A Collington “Save The Hawk” Story With a Sad Ending — But Well Worth the Try

Mike McCulley has sent us this story and photos.

It happened pretty quickly. I was sitting in our sunroom late in the afternoon on Presidents’ Day, watching the finches at our birdfeeder and our resident mouse on the ground getting the leftovers. The birds fled, the mouse stayed, and a red shouldered hawk came in for supper. But it landed awkwardly and missed its meal. Then it just stayed there. Clearly, something was amiss. It held one wing as if it were injured; when I moved on the other side of the sliding glass door, it didn’t fly off. When I got closer, it did fly a few yards and landed on the ground. Over a period of time, it worked its way to an electrical transformer next to the perimeter road. Cars went by; it didn’t move. A jogger went by even more closely, and again it didn’t move.

The bird needed help. Red shouldered hawks have 40” wing spans, strong talons and a predator’s beak; I wasn’t up to the task. So I called Crain and Jane Miller. They have forgotten more about birds and birding than most of us will ever know. Surely, they would know of someone who could help. Crain’s response to my question was, “I don’t know. Let me make a phone call. I’ll get right back to you.”

His advice was to “call Suzanne* in Poolsville,” and he gave me her number. By then it was getting dark, and rain was turning to sleet and freezing rain. She told me she was over an hour away and didn’t really want to venture out in such horrible conditions. Perhaps she could find someone closer to Mitchellville. A few minutes later, the phone rang and Kennon Smith introduced himself. “You live at Collington? My father used to live at Collington.” His father, Harry Smith, an engineer and lawyer, was a major part of the team laying out the perimeter road system and the placement of the cottage cluster. “I’ll get a trap and some things and be right over.”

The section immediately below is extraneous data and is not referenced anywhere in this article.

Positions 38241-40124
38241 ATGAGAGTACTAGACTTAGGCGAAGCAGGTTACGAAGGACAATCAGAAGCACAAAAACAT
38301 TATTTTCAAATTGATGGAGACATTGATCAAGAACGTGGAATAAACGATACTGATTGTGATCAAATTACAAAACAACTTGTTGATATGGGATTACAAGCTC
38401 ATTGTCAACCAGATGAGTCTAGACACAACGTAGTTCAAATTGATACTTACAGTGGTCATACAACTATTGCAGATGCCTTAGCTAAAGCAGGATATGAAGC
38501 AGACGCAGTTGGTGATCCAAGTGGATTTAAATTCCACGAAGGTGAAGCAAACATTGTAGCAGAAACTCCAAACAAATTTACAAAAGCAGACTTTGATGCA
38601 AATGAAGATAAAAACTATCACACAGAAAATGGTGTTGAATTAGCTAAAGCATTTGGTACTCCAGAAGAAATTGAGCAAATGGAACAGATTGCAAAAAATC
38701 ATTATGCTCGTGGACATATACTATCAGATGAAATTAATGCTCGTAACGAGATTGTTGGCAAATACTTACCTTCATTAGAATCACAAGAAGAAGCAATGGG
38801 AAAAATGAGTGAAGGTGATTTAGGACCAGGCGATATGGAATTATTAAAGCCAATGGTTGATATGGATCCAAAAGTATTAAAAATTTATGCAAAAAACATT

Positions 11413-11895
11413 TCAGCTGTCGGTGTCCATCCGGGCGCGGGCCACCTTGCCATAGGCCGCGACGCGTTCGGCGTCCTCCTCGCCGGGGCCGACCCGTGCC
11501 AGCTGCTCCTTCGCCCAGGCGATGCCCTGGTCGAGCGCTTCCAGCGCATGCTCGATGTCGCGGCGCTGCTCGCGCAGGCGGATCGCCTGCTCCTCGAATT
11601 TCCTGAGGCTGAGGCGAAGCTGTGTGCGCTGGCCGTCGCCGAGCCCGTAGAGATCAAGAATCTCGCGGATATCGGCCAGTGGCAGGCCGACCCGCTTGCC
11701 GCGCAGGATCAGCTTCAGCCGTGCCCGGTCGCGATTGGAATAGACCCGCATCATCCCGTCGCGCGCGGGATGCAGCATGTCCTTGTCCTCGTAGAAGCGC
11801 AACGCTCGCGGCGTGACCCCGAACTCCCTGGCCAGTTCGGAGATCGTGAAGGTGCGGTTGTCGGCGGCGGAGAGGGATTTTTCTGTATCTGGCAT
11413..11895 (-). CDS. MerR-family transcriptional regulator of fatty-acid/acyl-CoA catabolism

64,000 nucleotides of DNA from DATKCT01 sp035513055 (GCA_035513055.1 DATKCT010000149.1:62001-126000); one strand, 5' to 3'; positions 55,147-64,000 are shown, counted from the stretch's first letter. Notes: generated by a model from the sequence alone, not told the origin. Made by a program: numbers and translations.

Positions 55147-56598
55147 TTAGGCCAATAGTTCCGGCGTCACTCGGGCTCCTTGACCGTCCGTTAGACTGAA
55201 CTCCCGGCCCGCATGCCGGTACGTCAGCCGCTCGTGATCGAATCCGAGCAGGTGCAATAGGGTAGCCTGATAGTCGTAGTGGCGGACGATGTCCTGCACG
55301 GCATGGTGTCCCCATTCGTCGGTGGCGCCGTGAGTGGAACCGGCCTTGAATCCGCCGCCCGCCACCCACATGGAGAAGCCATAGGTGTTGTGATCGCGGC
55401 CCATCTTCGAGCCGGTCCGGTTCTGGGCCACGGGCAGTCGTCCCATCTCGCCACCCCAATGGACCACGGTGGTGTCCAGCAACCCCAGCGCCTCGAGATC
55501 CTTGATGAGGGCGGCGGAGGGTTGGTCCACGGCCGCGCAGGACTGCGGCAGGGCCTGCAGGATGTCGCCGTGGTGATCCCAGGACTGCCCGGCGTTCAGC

Meanwhile, I had been keeping an eye on the bird; it would fly short distances – 20 to 30 feet, and then rest. It was headed for the trees behind the 3000 district parking area. It was ugly out. The freezing rain kept coming. Kennon phoned when he got on campus and we met in the 3000 parking area. We slogged around for about half an hour, using our flashlights to try to find the outline of a bird in the trees or perhaps an eye reflection in the light. Nothing. Disappointed, Kennon headed home on what were by then treacherous roads.

Tuesday morning brought with it heavy rains, gusty winds and rising temperatures. And a phone call: it was Suzanne. She said the weather would break in the afternoon and she wanted to come to find the bird. After the RA Council meeting, I changed into my “play” clothes and met up with Susanne and here two aides. We went in among the trees where Kennon and I had looked the previous night, looked up and there it was, about 15 feet off the ground! It took us less than a minute of searching. The rescuers immediately swung into action. One climbed up into the tree while the others readied a cage and attached a long extension handle to a net. Within minutes, the bird was captured and being given a preliminary assessment by Suzanne.


The wing had been broken for some time and actually had started to heal, but not in a way that would allow the bird to hunt. And because it had not been a successful hunter for some time, it was weak. Suzanne declared that the prognosis is not good. But they would take the bird to a vet, have it x-rayed, and do what they could to save it. But it may have to be euthanized.

The next day, I received a note from Suzanne which read in part: “I’m sorry to report that the story of the Red-shouldered Hawk ended sadly. We administered warm fluids and pain medicine and placed the bird in a warm incubator when we got back last evening, but he and died later last night. I’m afraid he had gone without a good meal for more than a week or two, and did not have enough strength left for us to help. It is unlikely we could have done anything to help his crippled wing, but we didn’t have a chance to get X-rays.”

* Suzanne Shoemaker of Owl Moon Raptor Center, Boyds, MD   http://owlmoon.org/



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